(RNS) — In 2017, Texas-based televangelist Kenneth Copeland told his followers he received a very specific message from the Holy Spirit: The Lord had set aside a luxury Gulfstream V jet for his ministry’s use.
Copeland purchased the jet — in cash — from renowned filmmaker Tyler Perry in November of that year and soon released a celebratory video, along with an ask for another $2.5 million for upgrades.
“Let’s be aggressive in our faith, in our giving and in our harvesting!” the January 12, 2018, post said.
Copeland is one of a handful of prosperity gospel pastors who insist that jets are essential to their ministry. “If I flew commercial, I’d have to stop 65% of what I’m doing,” Copeland told Inside Edition in 2019.
These luxury-loving pastors — including Creflo Dollar and Jesse Duplantis — will be doling out extra dough for personal flights on ministry-owned aircraft, according to a tax update released last month. Watchdog organization Trinity Foundation, which monitors religious fraud, reported last week that the Internal Revenue Service ramped up the tax rate for “non-commercial flights on employer-provided aircraft” taken between Jan. 1, 2023, and June 30, 2023.
When taxpayers fly on employer-owned jets for personal reasons, they must include the value of that flight in their gross income. The update shows that taxpayers will need to pay a $52.35 terminal charge for each personal flight — an $8.17 increase from the previous rate — as well as up to $0.28 a mile, depending on the length of the flight.
These changes apply to pastors, too.
“To the extent that they take personal flights on church-owned private jets, from a tax perspective, those flights will now be slightly more costly to them,” explained Samuel Brunson, an associate dean at Loyola University in Chicago who researches religion and the tax system.
He added that while a tax-exempt organization would typically have to report whether they use such flights on IRS Form 990, churches are exempt from filing 990s, keeping the public in the dark about whether they fly ministry-owned jets for personal use.
That’s where the Trinity Foundation comes in. For decades, president Pete Evans has been tracking ministry-owned jets, taking note when they’re flown for pleasure instead of business. Today, Trinity Foundation staff investigator Barry Bowen keeps daily tabs on televangelists’ private jets, posting screenshots of the flights on the @pastorplanes social media accounts.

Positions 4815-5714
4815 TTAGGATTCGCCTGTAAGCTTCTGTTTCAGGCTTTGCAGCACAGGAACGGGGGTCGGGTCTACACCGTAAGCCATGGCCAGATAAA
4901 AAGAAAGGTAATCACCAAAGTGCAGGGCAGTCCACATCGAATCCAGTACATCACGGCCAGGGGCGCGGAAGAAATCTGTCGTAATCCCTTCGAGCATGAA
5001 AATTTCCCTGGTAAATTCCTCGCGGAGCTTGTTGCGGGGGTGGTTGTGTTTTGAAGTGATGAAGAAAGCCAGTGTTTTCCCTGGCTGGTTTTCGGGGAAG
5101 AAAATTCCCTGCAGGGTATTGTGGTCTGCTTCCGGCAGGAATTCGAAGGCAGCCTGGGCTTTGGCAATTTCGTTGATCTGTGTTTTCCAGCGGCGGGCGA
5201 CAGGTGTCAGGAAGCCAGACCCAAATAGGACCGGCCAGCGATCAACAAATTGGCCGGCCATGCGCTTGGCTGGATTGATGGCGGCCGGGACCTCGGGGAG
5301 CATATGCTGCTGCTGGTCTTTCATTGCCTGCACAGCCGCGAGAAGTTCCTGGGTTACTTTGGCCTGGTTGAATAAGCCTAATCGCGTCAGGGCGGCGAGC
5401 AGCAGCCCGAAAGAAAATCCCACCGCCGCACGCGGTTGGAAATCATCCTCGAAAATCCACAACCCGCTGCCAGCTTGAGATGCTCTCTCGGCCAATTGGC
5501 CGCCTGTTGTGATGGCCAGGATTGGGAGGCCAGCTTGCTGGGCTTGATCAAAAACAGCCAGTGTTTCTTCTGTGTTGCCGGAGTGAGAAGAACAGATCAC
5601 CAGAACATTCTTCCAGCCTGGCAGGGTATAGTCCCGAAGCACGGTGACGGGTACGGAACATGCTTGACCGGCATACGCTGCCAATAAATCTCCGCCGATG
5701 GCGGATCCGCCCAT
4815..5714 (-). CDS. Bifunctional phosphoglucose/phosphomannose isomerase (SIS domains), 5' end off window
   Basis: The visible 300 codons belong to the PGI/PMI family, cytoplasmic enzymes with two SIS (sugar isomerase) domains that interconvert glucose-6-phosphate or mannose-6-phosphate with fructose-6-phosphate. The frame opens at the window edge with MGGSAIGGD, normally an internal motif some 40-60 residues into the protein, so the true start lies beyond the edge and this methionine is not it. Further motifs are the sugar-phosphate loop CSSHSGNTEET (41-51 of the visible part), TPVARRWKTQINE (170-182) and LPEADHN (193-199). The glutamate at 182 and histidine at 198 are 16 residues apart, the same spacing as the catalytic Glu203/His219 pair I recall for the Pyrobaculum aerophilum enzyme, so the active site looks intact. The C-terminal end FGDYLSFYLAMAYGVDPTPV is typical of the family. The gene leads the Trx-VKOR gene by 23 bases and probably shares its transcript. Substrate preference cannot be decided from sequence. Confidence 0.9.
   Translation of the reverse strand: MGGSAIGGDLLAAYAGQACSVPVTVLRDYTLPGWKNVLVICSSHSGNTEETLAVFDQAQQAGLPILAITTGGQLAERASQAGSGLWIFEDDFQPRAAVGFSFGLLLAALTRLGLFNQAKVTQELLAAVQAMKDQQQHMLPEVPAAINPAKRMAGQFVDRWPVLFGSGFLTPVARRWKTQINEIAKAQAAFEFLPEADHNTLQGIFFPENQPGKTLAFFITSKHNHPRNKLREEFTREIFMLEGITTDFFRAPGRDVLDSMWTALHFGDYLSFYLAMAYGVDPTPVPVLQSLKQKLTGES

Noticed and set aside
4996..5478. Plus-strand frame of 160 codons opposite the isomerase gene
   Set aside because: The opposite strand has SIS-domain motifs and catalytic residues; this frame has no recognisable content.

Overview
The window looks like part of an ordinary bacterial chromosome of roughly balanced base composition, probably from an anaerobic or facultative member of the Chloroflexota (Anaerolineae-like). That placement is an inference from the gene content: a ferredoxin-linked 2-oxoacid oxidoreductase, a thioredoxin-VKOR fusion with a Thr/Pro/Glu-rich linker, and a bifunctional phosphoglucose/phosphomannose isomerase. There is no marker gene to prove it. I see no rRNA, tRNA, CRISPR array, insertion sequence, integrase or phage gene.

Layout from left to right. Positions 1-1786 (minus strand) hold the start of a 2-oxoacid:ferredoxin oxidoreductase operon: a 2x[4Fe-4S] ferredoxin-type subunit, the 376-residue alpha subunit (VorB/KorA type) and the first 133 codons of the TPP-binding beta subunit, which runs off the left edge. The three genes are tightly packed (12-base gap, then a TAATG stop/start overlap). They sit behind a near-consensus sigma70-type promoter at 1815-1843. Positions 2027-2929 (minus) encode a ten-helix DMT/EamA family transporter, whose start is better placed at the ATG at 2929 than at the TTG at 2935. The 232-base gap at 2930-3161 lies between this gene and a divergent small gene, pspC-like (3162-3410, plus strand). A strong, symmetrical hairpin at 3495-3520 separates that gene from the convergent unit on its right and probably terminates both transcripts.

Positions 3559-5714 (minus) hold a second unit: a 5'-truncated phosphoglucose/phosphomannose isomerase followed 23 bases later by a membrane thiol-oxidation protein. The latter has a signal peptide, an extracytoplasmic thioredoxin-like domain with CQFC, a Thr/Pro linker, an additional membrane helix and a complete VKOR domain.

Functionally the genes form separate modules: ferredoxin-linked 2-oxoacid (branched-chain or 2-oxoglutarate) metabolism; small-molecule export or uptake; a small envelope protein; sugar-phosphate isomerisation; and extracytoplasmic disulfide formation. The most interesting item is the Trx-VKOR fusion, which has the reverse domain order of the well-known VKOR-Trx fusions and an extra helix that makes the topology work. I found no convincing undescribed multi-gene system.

“Regarding some of the taxes that should be paid on personal flights, we doubt that some of these taxes are being paid,” Bowen told Religion News Service in a phone call from the foundation’s office in Dallas. “A 990 will disclose if they use private or charter aircraft. But most televangelists don’t provide that information to their donors, so we’re doing it for them.”
Evans added that by tracking pastor flights, Trinity Foundation hopes the public will ask Congress to better monitor how religious groups use their finances.
“Most of the televangelists we investigate claim to be a church, even though the church is a minor part of the organization. The largest part of it is online donors and their ministries. We’re trying to encourage more transparency and more accountability.”
Bowen and Evans call themselves “sold out” believers, and both attend small local churches. But they each recall becoming disillusioned by prosperity gospel preachers who they believe manipulate the gospel to accumulate wealth.
“My grandmother would donate to Robert Schuller,” Evans recalled, “so probably a huge part of my mother’s inheritance was frittered away to build a Crystal Cathedral in California.” Bowen still recalls flipping through TV channels in the early 2000s and watching Murdock tell viewers that if they sowed a seed on their credit card, God would erase their credit card debt.
“At that point, I made a commitment to start investigating them, to do what I could to oppose the prosperity gospel. It was a defining moment,” Bowen said.
While jet-owning televangelists are both highly influential and highly visible, these tax changes will only impact a small subset of pastors, Brunson said, noting that few pastors work for congregations wealthy enough to own private jets. He added that the IRS issues such changes and updates on a regular basis.
“It’s relevant to pastors, but it’s not really a surprise,” he said.
But for those like Bowen and Evans who want to hold pastors accountable for their finances, staying up-to-date on these tax changes is a must.
“We believe in donor responsibility, and a lot of donors have no idea how much money has been wasted on travel expenses by some of these people,” said Bowen.
This story has been updated to show that Mike Murdock’s ministry no longer owns a jet.